Elon Musk biography
Elon Musk was born in South Africa and became a multimillionaire in his late twenties when he sold his start-up company, Zip2, to a division of Compaq Computers. He went on to more early success launching PayPal via a 2000 merger, Space Exploration Technologies Corp. (SpaceX) in 2002, and Tesla Motors in 2003. Musk made headlines in May 2012 when SpaceX launched a rocket that would send the first commercial vehicle to the International Space Station.
Elon Musk was born and grew up in South Africa, buying his first computer at age 10. He taught himself how to program, and when he was 12 he made his first software sale—of a game he created called Blaster. At age 17, in 1989, he moved to Canada to attend Queen’s College, but he left in 1992 to study business and physics at the University of Pennsylvania. He graduated with an undergraduate degree in economics and stayed for a second bachelor’s degree in physics.
After leaving Penn, Elon Musk headed to Stanford University in California to pursue a PhD in energy physics. However, his move was timed perfectly with the Internet boom, and he dropped out of Stanford after just two days to become a part of it, launching his first company, Zip2 Corporation.
An online city guide, Zip2 was soon providing content for the new Web sites of both the New York Times and the Chicago Tribune, and in 1999, a division of Compaq Computer bought Zip2 for $307 million in cash and $34 million in stock options.
An Earnest Entrepreneur
Also in 1999, Musk co-founded X.com, an online financial services/payments company. An X.com acquisition the following year led to the creation of PayPal as it is known today, and in October 2002, PayPal was acquired by eBay for $1.5 billion in stock. Before the sale, Musk owned 11 percent of PayPal stock.
Never one to rest on his laurels, Musk founded his third company, Space Exploration Technologies Corporation, or SpaceX, in 2002 with the intention of building spacecraft for commercial space travel. By 2008, SpaceX was well-established, and NASA awarded the company the contract to handle cargo transport for the International Space Station—with plans for astronaut transport in the future—in a move to replace NASA’s own space shuttle missions.
Another Musk venture is Tesla Motors, an automobile company dedicated to producing affordable, mass-market electric cars, which he co-founded in 2003. With a stake in the company taken by Daimler and a strategic partnership with Toyota, Tesla Motors launched its initial public offering in June 2010, raising $226 million.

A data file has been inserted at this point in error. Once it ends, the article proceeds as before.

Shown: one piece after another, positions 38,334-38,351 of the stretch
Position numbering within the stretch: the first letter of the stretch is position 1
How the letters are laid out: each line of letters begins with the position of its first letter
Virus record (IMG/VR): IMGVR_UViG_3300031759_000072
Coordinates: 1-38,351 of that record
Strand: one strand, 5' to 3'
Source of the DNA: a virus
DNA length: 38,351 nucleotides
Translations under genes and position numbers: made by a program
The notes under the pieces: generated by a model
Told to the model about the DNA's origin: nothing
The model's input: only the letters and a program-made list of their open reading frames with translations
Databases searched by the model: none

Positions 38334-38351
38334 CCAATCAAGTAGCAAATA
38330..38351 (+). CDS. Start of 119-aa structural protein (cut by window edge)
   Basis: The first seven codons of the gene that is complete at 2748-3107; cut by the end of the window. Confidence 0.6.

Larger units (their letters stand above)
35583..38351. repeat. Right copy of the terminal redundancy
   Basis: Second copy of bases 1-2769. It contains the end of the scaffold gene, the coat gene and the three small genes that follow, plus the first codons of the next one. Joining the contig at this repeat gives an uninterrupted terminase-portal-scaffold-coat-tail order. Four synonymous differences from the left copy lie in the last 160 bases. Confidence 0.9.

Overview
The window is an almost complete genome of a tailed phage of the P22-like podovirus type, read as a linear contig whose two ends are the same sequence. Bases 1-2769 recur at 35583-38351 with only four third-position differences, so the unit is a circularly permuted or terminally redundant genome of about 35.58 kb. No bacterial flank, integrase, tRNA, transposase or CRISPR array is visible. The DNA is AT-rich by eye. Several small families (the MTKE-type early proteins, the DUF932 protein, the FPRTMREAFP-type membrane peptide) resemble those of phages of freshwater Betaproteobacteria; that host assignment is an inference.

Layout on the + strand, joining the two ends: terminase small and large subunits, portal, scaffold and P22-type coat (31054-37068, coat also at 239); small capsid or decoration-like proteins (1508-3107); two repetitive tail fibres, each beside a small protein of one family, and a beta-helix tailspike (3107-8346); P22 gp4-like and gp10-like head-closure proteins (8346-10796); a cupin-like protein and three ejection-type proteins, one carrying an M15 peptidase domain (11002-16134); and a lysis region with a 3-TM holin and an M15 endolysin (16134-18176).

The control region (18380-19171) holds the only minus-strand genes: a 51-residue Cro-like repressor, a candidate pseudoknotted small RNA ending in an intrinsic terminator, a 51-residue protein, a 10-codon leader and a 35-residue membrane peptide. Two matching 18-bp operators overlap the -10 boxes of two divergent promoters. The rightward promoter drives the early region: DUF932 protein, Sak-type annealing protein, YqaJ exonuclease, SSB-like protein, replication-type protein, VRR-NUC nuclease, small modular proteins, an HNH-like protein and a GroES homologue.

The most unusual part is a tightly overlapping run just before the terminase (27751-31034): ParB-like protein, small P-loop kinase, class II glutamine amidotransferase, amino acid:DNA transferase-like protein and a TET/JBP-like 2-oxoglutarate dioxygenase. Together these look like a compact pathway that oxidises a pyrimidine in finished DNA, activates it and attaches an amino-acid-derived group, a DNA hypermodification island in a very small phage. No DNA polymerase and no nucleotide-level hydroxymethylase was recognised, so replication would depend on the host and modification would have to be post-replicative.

The boundless potential of space exploration and the preservation of the future of the human race have become the cornerstones of Musk's abiding interests, and toward these he has founded the Musk Foundation, which is dedicated to space exploration and the discovery of renewable and clean energy sources.
Preparing for Lift-Off
On May 22, 2012, Musk and SpaceX made history when the company launched its Falcon 9 rocket into space with an unmanned capsule.
The vehicle was sent to the International Space Station with 1,000 pounds of supplies for the astronauts stationed there, and it is the first time a private company has sent a spacecraft to the International Space Station. Of the launch, Musk was quoted as saying, "I feel very lucky. . . . For us, it's like winning the Super Bowl."
Musk has continued his work in attempting to make his innovative ideas a reality. In August 2013, he released a concept for a new form of transportation called the "Hyperloop." The new invention is intended travel at speeds greater than 700 miles per hour to commute between major cities while severely cutting the time of travel. As opposed to using railroads, the Hyperloop would use tubes for transportation, creating travel options between Los Angeles and San Francisco—the original proposed location—that would take a shorter amount of time than a flight. Musk says that the Hyperloop could take from seven to 10 years to be built and ready for use.
Although he introduced the Hyperloop with claims that it will be safer than a plane or train, with an estimated cost of $6 billion—approximately one-tenth of the cost for the rail system that California has been planning to make—his concept has still drawn skepticism. California High-Speed Rail Authority Chairman Dan Richard has stated that he will show Musk "what it really takes to build a project in California" if the Hyperloop project begins to gain momentum.